Porcelain figure Rosenthal (figurine) "Dachshund"

Rosenthal Rosenthal


Porcelain figure (figurine) "Dachshund". Manual underglaze painting.

Germany, Rosenthal, 1928. Sculptor: Theodor Karner. The stamp of the manufacturer. Model number: P296, produced since 1927.

Height: 15.5 cm, length: 20.5 cm, width: 14.6 cm.

Without chips, damage and without restoration.

Porcelain Figurine "Lying Dachshund". Hand-Painted Underglaze.

Germany, Rosenthal, Year 1928. Sculptor: Theodor Karner. Factory Mark. Model: P296, Produed Since 1927.

Height: 15.5 CM, Length: 20.5 CM, Width: 14.6 CM.

Without Chips, Damage and Restorations.

RS_296 Dog

Lot No. 4712
90 000.00

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Porcelain figure Rosenthal (figurine) "Dachshund"

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Theodor Kärner and Porzellanfabrik Rosenthal A.G.

Theodor Kärner and Porzellanfabrik Rosenthal A.G.
Theodor Kärner and Porzellanfabrik Rosenthal A.G.
"A significant creative period in Theodor Kerner's life is associated with Porzellanfabrik Rosenthal A.G. The Royal Bavarian Secret Commercial Councilor, Doctor Philipp Rosenthal (1855 – 1937), who was a long-time friend of the sculptor Theodor Kerner, offered him a position as an external collaborator at the factory he managed in Upper Franconia. Kerner gladly accepted the offer. It is worth mentioning that Philipp Rosenthal often gave his clients a medallion with his bas-relief. The medallion was made for him by Theodor Kerner. Königlich-bayerische – Kgl. Bayer. Kommerzienrat – Royal Bavarian Commercial Councilor. The honorary title of commercial councilor (Kommerzienrat) existed in the German Empire until 1919. It was awarded to entrepreneurs only if they made significant "contributions to the common good" (Stiftungen für das Gemeinwohl). The next rank in the "rank table" was the Secret Commercial Councilor (Geheime Kommerzienrat), which gave its holder the right to be received at court. The recipient himself, as well as his wife and children, could participate in the public life of the princely court. The images attached show the Maria and Donatello services by F. Rosenthal. Philipp Rosenthal was not only one of the most successful entrepreneurs of the 20th century."about a century, but also as a designer in the classical sense of the word, that is, a creative director. The "Donatello" service, created by Hans Günther Reinstein, and the "Maria" service were embodiments of his ideas. Moose model no. 706, Theodor Karner, [Rosenthal, 1930s] Rosenthal catalog Theodor Karner was a frequent and welcome guest at the Rosenthal villa. 1922 can be considered the start of the sculptor's ongoing collaboration with the Rosenthal company. Philipp Rosenthal acquired the Selb production in 1917, which, although belonging to him, initially remained the private property of the company owner (previously Jacob Zeidler & Co., founded in 1866), but it was in 1922 that the full production of artistic and decorative porcelain began at Porzellanfabrik Rosenthal A.G., and the pieces were marked with the Kunstabteilung (art department) logo. In 1924 and 1930, two Christmas plates with Karner's drawings were released by the company. His works were published in a special catalog of the company, on the inner side of which, on an attached label, there was a note stating that the catalog was not handed to "third parties, in particular, competing firms".The business relationship with the factory lasted for at least 16 years, from 1918 to 1934, and during this time Theodor Karner created 43 models. In 1934, the artist celebrated his 50th birthday. His love and respect can be judged by the specially decorated showcase of the Rosenthal store in Munich. Rosenthal showcase 1934 The fact that art and politics are closely interconnected is no secret to anyone. But it was particularly evident in the artistic works of the 1930s and 1940s. Political orders affected all aspects of life, and this is especially noticeable in the examples of Russia and Germany. Theater, cinema, applied arts, music, painting, sculpture – all forms of art served one purpose and one idea: global revolution on one hand, and the national-socialist idea on the other. Patriotic plates, Kerner, Rosenthal Rosenthal's anniversary in 1940 was celebrated under the swastika. In 1934, Philipp Rosenthal was forced to emigrate from Germany. Theodor Kerner was not willing to continue working at the factory under the new management system that was created as part of the so-called "Ariization" policy - the policy of excluding Jews from the country's economic life. His departure from the factory was likely not politically motivated, but rather could have been due to changing financial conditions and the new management's methods of working with regular and freelance artists. The next, and perhaps the most difficult and significant stage of his life, was his work at the newly established porcelain factory in the suburb of Munich, Allach... But that's a topic for a new chapter.
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Theodor Karner Theodor Karner [10.1.1884 Hohenberg — 6.9.1966, Munich]

Theodor Kärner (10.1.1884 Hohenberg – 6.9.1966, Munich)
Theodor Karner Theodor Karner [10.1.1884 Hohenberg — 6.9.1966, Munich]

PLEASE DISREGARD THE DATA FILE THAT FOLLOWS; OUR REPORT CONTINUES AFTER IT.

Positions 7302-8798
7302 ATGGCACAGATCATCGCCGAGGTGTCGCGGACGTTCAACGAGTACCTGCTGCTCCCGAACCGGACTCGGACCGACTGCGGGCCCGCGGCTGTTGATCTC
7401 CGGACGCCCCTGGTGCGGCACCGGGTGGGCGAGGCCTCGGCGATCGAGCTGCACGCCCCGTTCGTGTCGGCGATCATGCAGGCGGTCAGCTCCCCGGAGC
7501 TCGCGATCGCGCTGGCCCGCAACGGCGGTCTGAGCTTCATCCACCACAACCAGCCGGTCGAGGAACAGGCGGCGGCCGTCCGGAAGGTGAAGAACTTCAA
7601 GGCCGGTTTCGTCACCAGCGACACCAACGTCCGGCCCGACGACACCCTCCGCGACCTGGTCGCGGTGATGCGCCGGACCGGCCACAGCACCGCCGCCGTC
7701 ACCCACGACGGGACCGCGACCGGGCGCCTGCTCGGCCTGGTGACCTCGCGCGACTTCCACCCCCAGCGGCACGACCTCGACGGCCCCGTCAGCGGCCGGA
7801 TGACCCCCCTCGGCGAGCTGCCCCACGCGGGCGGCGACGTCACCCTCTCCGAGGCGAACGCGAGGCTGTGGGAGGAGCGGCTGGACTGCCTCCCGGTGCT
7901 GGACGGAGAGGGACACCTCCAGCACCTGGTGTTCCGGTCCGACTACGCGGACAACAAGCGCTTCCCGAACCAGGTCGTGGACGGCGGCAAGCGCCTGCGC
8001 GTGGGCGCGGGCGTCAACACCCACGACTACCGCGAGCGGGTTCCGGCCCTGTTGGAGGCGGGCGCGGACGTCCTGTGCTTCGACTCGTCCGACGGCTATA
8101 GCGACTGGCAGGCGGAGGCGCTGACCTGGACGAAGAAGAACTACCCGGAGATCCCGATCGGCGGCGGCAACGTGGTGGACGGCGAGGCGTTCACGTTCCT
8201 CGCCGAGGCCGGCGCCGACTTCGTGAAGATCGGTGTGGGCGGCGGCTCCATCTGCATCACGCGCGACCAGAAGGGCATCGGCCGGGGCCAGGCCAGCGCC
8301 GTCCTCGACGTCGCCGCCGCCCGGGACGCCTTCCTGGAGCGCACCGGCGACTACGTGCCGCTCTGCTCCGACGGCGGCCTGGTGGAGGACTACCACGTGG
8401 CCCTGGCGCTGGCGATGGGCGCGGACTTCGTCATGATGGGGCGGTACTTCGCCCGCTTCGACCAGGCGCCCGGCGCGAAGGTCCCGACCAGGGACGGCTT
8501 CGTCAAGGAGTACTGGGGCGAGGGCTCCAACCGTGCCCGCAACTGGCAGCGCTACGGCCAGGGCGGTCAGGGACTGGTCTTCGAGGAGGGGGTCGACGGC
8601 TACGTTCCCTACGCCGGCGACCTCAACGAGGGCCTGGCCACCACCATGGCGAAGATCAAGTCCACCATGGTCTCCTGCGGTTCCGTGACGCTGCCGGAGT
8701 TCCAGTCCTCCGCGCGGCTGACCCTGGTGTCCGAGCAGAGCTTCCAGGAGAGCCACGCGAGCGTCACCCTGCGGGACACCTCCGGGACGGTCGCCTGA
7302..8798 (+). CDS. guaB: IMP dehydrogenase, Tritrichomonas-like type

Theodor Kärner (10.1.1884 Hohenberg - 6.9.1966, Munich) At the beginning of this article, I would like to note the fortunate circumstances for the sculptor that his family came from an old "porcelain dynasty." Theodor Kärner was born in Bavaria on January 10, 1884, in the small town of Hohenberg der Eger (Hohenberg on the River Eger). His father worked at the Hutschenreuther porcelain factory, founded in 1814 by the artist Karl Magnus Hutschenreuther. The deeply respectful attitude towards the art craft that was instilled in him from childhood greatly influenced Kärner's entire artistic career. As a child, the future sculptor showed a special talent for drawing. Between 1898 and 1903, he studied as a modeler at the Hutschenreuther factory, and in 1906, the entire Kärner family moved to Munich. The most famous representative of the Neo-Baroque style in Munich in the early 20th century was the sculptor Wilhelm von Rümann (1850-1906), who became a professor of sculpture at the Munich Academy in 1887 and was highly esteemed by the reigning Prince Regent of Bavaria. In stylistic opposition to him was "the artistic father" of Munich, Adolf von Hildebrand (1847-1921), who only recognized late classicism as a style. Kärner's Neo-Baroque style was formed during his studies at the Bavarian School of Applied Arts in Munich. He attended the sculpture classes of Professor Heinrich Waderé (1865-1950) and Professor Anton Pruska (1846-1930), who taught decorative sculpture, including animalism and ornamentation. Kärner then studied at the Munich Academy of Fine Arts as a free listener. (table omitted)lign="left"> Wilhelm von Rümann Fragment of the monument to Kaiser Wilhelm, Rümann, 1893 Adolf von Hildebrand Figure of Philoctetes, Hildebrand, 1886 Heinrich von Zügel Theodore Kerners main teacher was the famous German animalist Heinrich von Zügel (Heinrich von Zügel, 1850–1941), who led two classes at the Academy - for painters and sculptors. The fact that Kerner, who had been working as a sculptor for many years, had an incessant desire to continue learning is evidenced by the fact that he later attended evening courses at the academy in 1918-1921. Diligence and talent evoked a great sense of respect from the teachers. And after only 2 semesters of study, he was allowed to have his own workshop. According to his own admission, Kerner spent a total of 14 semesters at the Academy, in 1914-1915 and 1920-1921. But let's go back to 1905. Just having finished his education and being unknown to anyone, Theodore Kerner receives an offer from the director of the Nymphenburg porcelain factory to create a sculpture for the spring fair and, in case of success, a position as a sculptor at the factory.Brick. When the sculpture "forest marten", made in life size, unexpectedly brought success to the factory at the Leipzig Spring Fair, Albert Bäuml, the factory director, fulfilled his promise: on April 15, 1905, the sculptor received a place at the Nymphenburg factory. During his student years, the Bavarian capital became his second home. Until 1930, he lived first with relatives on Ferdinand-Maria Straße No. 211. The workshop was located at that time in Dr. Zölner's villa, in the same area, at Malsenstraße No. 43. Later, the sculptor moved to Schluderstraße, where the apartment and workshop were merged together, and he lived there from the end of the war until his death. He was repeatedly offered a position as a professor at the Munich Academy, but Kerner always declined. On April 20, 1938, 54-year-old Theodor Kerner received the title of professor, most likely for political reasons. In Munich, he had many like-minded and interested friends: Lutz Heck, a renowned zoologist and director of the Munich Zoo, Dr. Adalbert Zöllner, head of one of the Rosenthal branches in Munich, and the artist Franz Xaver Stahl. In this regard, another sculptor should be mentioned, who was a year younger than Kerner, the artist and illustrator Wilhelm Neuhäuser. He was friends with Kerner since their time at the Bavarian School of Applied Arts and later at the Academy. They were also students of Professor Heinrich von Zügel. Like Kerner, Neuhäuser was a permanent.Theodore Karner was an employee of the Nymphenburg porcelain factory. Between 1911 and 1912, he created 16 "animal sculptures." The peacock figure, which is over 40 centimeters long, was created by the sculptor Theodore Karner at the age of 21 and is considered one of the most famous and outstanding figures of the Nymphenburg porcelain factory. The elegant shape of the bird is emphasized by skillful underglaze painting, a technique that was perfected in the early 20th century. In this technique, the paint is applied with a brush or airbrush immediately after the first firing, but before the sculpture is immersed in glaze. After firing, layers of certain colors become transparent and blend together to form subtle color gradients.The richness of colors in the peacock's feathers is a characteristic result of this painting method. In 1917, the Nymphenburg factory planned to release a unique model that was not part of the regular production. It was supposed to be a figure of a large eagle sitting with spread wings on a pedestal decorated with oak leaves, a symbol of military honor and valor. Theodore Karner worked on the order, and it was most likely a special order, as it was quite expensive for a relatively small production and probably did not come from the factory itself. On the other hand, it is somewhat strange to create a sculpture as a "victory sign" during an almost lost war. Since the eagle is a heraldic symbolThe Bavarian symbol seems foreign, so it can be assumed that the eagle was supposed to look "imperial". However, only an unfinished model from 1918, signed and dated, of Kerners design has been preserved. It is stored in the factory archive. Otto Pelka, an excellent porcelain specialist, wrote in his book "Keramik der Neuzeit" (Ceramics of Modernity), published in Leipzig in 1924, that there is no doubt that the special "Nymphenburg style" in the depiction of animals was mainly formed thanks to the work of Theodor Kerner. This style was noticed and appropriately appreciated by his contemporaries. In the period from 1905 to 1918, Theodor Kerner created 88 models for the Nymphenburg factory. Considering that between 1905-1921 a total of 155 sculptural models were produced at Nymphenburg, Kerner's contribution to the development of the factory can be considered the most significant. Before concluding the chapter "Nymphenburg" in Kerner's life, I would like to highlight a number of facts that actually marked the end of this period of his life. As a permanent employee of the manufactory, he received a very modest salary for several years before the First World War.monthly earnings amounting to 120 gold marks. For example, the salary of a young teacher in a public school was 100 marks. Due to the "low wage that humiliates him as an artist," Kerner announced his departure in 1918, to which Albert Boymle, the factory director, condescendingly remarked that Kerner would surely not find another permanent job anywhere as a sculptor-animalist. When Boymle realized that he had gone too far and Kerner's intention to leave the factory was serious, he promised to triple his salary. However, Kerner insisted on an immediate termination of his contract with the factory. Then an unpleasant, but quite understandable, incident occurred - the director, who obviously understood very little about art but was excellent with commercial matters, accused the sculptor of allegedly demanding double payment from a client for one of his models. In this story, all accusations against Kerner were clearly fabricated in order to avoid paying the sculptor his deserved fee. We are talking about his sculpture of a reclining puma (model number 560) completed in 1918. The artist never forgot the insult he received for the rest of his life. Fortunately, significant and favorable changes soon occurred in his career...